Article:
Which Prime Lens Is Right For Me?

I recently had a young film student reach out to me and ask if a 50mm or an 85mm prime lens would be better for shooting interviews. He plans to start work on a documentary in the coming months and wants his interview compositions to have a nice, soft background. If you're currently in the market for a good prime lens and want to know which one to rent or buy, this post is for you.

Here's the short answer: get both. The 50mm and 85mm prime lenses are great choices for shooting interviews and are excellent additions to your kit. You will find yourself reaching for both constantly throughout your shoot. 50mm is a popular focal length because it most closely mirrors how the human eye perceives the world. But let's say you can't afford to purchase or rent both. What then? Well, here are a few other considerations to help make up your mind.


How do you want to frame each interview? If you want each interview to be framed in a medium or medium-close shot, an 85mm lens might be right for your project.

If the background itself is important to the story, or to the person you're interviewing (like a craftsman, artist, musician, actor, etc.) you might go with a 50mm lens (or wider) so the viewer can see more of the space. Remember, not every interview has to be a super-tight, 20/20-style frame.

Crew & Conditions

Sometimes your circumstances dictate which lens is right for the job. Will you be shooting in a controlled environment? Will you have a crew helping you?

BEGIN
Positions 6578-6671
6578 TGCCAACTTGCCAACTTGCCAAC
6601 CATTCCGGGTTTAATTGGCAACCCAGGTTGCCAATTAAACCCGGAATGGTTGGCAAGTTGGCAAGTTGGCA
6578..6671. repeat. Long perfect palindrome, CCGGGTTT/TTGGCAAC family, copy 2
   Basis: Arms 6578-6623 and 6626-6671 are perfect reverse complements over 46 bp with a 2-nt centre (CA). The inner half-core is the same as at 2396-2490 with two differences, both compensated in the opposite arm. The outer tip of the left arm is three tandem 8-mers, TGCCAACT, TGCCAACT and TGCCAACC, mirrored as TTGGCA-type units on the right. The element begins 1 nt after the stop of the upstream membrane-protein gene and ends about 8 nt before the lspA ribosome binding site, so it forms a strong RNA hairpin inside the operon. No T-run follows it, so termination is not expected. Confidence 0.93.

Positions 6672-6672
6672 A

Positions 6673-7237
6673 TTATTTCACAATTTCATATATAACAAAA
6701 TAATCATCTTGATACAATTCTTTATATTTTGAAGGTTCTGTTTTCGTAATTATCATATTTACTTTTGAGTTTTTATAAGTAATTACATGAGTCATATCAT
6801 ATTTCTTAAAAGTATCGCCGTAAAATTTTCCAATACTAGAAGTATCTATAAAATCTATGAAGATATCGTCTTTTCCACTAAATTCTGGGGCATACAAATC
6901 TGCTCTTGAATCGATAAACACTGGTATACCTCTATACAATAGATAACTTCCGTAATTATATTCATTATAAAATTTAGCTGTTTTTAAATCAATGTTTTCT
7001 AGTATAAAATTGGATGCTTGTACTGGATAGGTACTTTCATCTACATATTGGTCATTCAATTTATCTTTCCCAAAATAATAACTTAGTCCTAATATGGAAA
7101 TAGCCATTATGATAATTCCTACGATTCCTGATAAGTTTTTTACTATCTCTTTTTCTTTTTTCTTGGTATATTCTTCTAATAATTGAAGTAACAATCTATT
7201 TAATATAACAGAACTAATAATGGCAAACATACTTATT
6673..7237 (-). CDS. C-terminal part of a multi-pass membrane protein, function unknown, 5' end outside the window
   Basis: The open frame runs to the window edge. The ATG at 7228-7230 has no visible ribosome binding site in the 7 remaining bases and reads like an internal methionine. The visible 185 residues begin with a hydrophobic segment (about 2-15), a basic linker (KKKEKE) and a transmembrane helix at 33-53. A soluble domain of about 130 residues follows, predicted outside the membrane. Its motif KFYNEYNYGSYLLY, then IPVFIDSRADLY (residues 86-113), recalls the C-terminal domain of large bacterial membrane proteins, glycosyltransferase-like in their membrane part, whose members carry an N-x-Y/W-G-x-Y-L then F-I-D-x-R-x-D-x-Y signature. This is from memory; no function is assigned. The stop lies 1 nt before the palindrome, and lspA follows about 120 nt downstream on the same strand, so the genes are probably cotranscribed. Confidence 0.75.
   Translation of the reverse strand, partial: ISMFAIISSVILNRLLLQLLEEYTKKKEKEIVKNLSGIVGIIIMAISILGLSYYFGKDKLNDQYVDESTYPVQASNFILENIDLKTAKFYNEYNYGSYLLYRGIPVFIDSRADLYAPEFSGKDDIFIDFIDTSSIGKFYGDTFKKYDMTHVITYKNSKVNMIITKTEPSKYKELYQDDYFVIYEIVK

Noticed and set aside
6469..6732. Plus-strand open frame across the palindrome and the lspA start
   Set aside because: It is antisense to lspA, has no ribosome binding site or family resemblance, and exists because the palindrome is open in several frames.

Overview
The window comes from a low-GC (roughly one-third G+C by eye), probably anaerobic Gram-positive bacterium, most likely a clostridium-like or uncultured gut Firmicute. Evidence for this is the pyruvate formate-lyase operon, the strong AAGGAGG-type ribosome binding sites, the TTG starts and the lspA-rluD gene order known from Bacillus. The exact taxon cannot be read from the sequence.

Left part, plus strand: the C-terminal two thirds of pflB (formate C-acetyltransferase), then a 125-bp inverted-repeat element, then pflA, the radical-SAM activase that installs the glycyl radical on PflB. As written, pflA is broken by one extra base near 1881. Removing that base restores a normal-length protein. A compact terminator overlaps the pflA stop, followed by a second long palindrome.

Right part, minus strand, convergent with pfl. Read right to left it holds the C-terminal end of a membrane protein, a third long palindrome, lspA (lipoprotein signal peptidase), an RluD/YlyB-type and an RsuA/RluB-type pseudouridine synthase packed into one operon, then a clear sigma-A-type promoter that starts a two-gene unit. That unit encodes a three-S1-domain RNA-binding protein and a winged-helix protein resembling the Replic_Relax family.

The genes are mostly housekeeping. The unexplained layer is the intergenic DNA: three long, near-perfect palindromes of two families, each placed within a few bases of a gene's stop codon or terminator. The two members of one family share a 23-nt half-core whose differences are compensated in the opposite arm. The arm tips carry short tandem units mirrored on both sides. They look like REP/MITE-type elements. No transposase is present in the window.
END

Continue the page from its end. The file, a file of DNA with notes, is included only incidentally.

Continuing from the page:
The film student who first asked me this question plans to shoot on his own, out on the street. So, most likely it will be a very noisy environment. If you find yourself in a situation where you have to handle interviews on your own, my recommendation is to shoot on a wider lens. This means you will have to move the camera closer to your subject, which is beneficial for the following reasons:

  • It will give you better reference audio for post-production.
  • It will allow you to stand closer to the subject during the interview, which will help you maintain a more comfortable, conversational distance. You don't want your subject feeling as though he/she has to yell during the interview to be heard.


Being a good documentarian means knowing your subject. Building rapport means building trust, which lends itself to more genuine interviews. So, you should determine how comfortable your subject is with the camera before the interview takes place.

Some people become very nervous and closed off if they sense that the camera is right on top of them. For these people, the camera needs to be a good distance away, so they don't have to think about it being there. For these situations, a longer lens is needed.

For those subjects who are very natural on camera, then you can afford to use a wider lens and bring the camera a little closer.

Remember, lens choice, camera placement, and composition say a lot to the viewer, even if subconsciously, and should be carefully considered. Listen to cinematographer Roger Deakins talk about his philosophy on lens choice and camera placement in this video essay (starting around the 1:32 mark):

Have any other tips for aspiring filmmakers on lens choice? Leave your thoughts in the Comments section below.